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Fees will not be repaid

The demise of the International School of Sophia Antipolis affects some 170 pupils, 70 of them boarders, and highlights a lack of safeguards for teachers working at private international schools and parents who choose them for their children.

Several parents paid two years in advance to secure a 10 per cent discount but are now faced with finding new schools and paying all over again. A number are planning civil actions against the school and have called for an investigation into its finances.

They are particularly angry with Robert Chenhalls Walker, former chairman of the board. Parents say there was always a lack of transparency in the board's dealings. Jarek Garlinsky, the new head, believes problems could have been avoided if a closer watch had been kept on spending. "The seeds were sown well before the deficit of this year came to light," he said.

Although the school is a member of the European Council for International Schools (now the Council for International Schools) and advertises itself as such, it is not "accredited".

Jerry Percy, CIS accreditation officer, said: "Going to an accredited school is a reasonable safeguard for parents."

Accreditation involves a strict process of inspection and reporting, including on financial matters over several years. CIS teams are sent into accredited schools at regular intervals to observe teaching practice and to look at the books.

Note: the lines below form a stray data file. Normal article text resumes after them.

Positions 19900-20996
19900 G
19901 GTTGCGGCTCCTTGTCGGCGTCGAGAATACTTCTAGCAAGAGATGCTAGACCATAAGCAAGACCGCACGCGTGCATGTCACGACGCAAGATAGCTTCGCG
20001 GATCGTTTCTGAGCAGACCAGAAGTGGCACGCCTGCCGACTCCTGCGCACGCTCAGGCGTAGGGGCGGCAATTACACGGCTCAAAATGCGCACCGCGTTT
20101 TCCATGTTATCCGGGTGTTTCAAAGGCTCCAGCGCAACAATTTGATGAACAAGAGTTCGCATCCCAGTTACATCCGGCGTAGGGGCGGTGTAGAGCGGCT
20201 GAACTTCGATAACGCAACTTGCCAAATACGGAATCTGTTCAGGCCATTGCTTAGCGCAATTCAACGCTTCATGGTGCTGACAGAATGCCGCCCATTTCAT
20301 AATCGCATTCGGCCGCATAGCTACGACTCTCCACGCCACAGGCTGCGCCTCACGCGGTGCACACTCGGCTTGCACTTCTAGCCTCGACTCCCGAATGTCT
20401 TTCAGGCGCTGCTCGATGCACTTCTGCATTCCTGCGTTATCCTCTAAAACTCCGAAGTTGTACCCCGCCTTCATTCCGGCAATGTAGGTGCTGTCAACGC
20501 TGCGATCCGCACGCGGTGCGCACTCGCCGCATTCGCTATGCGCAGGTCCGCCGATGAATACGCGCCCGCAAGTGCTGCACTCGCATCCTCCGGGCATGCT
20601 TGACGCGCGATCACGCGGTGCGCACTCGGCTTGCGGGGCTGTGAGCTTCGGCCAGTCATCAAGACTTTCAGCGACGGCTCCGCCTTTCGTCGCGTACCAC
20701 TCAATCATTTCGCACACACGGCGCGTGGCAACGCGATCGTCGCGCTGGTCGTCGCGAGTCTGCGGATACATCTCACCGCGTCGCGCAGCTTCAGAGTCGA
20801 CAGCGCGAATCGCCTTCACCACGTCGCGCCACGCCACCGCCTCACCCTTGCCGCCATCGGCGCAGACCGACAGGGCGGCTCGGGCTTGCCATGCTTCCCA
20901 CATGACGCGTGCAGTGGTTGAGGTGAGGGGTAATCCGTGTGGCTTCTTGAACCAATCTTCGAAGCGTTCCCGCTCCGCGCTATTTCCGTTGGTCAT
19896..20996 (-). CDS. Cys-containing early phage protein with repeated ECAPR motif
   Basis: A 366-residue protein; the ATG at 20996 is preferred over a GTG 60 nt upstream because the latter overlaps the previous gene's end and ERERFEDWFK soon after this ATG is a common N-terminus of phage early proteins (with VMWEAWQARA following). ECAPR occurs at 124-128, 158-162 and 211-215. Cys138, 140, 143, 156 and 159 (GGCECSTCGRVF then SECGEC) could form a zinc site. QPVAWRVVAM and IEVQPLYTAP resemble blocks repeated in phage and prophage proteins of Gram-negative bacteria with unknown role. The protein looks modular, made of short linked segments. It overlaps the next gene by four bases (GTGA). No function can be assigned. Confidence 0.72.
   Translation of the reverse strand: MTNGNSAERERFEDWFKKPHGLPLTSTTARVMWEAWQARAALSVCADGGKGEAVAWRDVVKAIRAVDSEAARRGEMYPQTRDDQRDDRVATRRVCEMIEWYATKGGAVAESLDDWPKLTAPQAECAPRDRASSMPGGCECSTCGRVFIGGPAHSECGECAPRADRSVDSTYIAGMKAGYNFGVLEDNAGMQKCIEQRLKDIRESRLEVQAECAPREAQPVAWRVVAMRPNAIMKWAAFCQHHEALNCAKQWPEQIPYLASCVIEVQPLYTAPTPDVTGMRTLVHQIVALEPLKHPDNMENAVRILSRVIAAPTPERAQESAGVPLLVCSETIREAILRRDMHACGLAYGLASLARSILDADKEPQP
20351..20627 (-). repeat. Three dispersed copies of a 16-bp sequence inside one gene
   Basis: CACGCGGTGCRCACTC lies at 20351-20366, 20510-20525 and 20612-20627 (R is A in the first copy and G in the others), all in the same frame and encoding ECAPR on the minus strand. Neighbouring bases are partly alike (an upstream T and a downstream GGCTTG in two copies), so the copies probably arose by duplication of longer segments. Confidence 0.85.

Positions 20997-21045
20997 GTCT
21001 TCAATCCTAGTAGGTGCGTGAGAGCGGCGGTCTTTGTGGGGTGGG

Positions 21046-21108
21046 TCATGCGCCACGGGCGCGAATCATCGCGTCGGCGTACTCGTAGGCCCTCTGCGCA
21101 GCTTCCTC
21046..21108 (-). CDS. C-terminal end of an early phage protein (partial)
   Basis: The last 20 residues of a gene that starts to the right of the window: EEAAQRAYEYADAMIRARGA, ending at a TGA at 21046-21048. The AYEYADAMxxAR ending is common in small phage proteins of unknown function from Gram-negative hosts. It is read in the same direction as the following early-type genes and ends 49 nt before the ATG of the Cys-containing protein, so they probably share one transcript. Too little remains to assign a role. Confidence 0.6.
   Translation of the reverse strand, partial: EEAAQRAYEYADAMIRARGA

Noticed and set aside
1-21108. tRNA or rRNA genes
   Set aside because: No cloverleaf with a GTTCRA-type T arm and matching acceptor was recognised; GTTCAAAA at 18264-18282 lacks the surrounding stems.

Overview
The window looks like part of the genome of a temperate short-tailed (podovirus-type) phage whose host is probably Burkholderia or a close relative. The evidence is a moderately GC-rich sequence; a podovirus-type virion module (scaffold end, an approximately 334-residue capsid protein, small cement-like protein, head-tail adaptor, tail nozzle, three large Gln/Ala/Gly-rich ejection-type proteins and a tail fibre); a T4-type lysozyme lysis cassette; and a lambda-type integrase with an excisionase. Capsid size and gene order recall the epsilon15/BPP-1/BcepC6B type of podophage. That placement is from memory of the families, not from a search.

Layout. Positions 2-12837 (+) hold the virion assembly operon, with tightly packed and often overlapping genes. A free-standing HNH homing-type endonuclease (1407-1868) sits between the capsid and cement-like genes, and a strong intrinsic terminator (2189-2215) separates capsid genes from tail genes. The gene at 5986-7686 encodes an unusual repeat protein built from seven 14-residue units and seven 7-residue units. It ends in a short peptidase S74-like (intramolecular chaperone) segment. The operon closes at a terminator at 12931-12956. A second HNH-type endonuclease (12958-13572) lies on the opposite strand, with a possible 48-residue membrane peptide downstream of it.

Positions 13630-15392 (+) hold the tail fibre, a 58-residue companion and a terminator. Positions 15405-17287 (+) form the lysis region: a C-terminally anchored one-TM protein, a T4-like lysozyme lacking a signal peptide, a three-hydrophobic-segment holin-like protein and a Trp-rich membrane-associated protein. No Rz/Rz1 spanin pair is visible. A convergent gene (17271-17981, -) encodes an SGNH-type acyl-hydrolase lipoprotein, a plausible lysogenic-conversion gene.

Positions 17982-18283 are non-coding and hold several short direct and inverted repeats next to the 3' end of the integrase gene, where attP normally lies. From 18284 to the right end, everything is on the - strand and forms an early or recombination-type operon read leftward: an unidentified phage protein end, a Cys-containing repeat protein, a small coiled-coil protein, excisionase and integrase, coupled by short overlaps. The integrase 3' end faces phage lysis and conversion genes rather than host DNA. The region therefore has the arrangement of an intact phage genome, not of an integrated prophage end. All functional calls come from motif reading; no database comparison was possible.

Mr Percy said failure to report deficits would be a breach of CIS standards. He said although this may not have prevented the problems it would have brought them to light earlier so that a solution could be found.

However, he admitted there could be confusion for parents between "membership" of CIS and the more rigorous "accreditation".

Members merely have access to CIS services, which include teacher recruitment websites. "Perhaps the distinction is not as clear as it should be," he said.

However, the school is accredited by the French government, to provide school-leaving qualifications, and by the International Baccalaureate Organisation in Geneva. But neither offers financial safeguards.

With international schools burgeoning as a business sector, countries such as Thailand and China are setting up accreditation schemes for operators.

These include rules on financial transparency.

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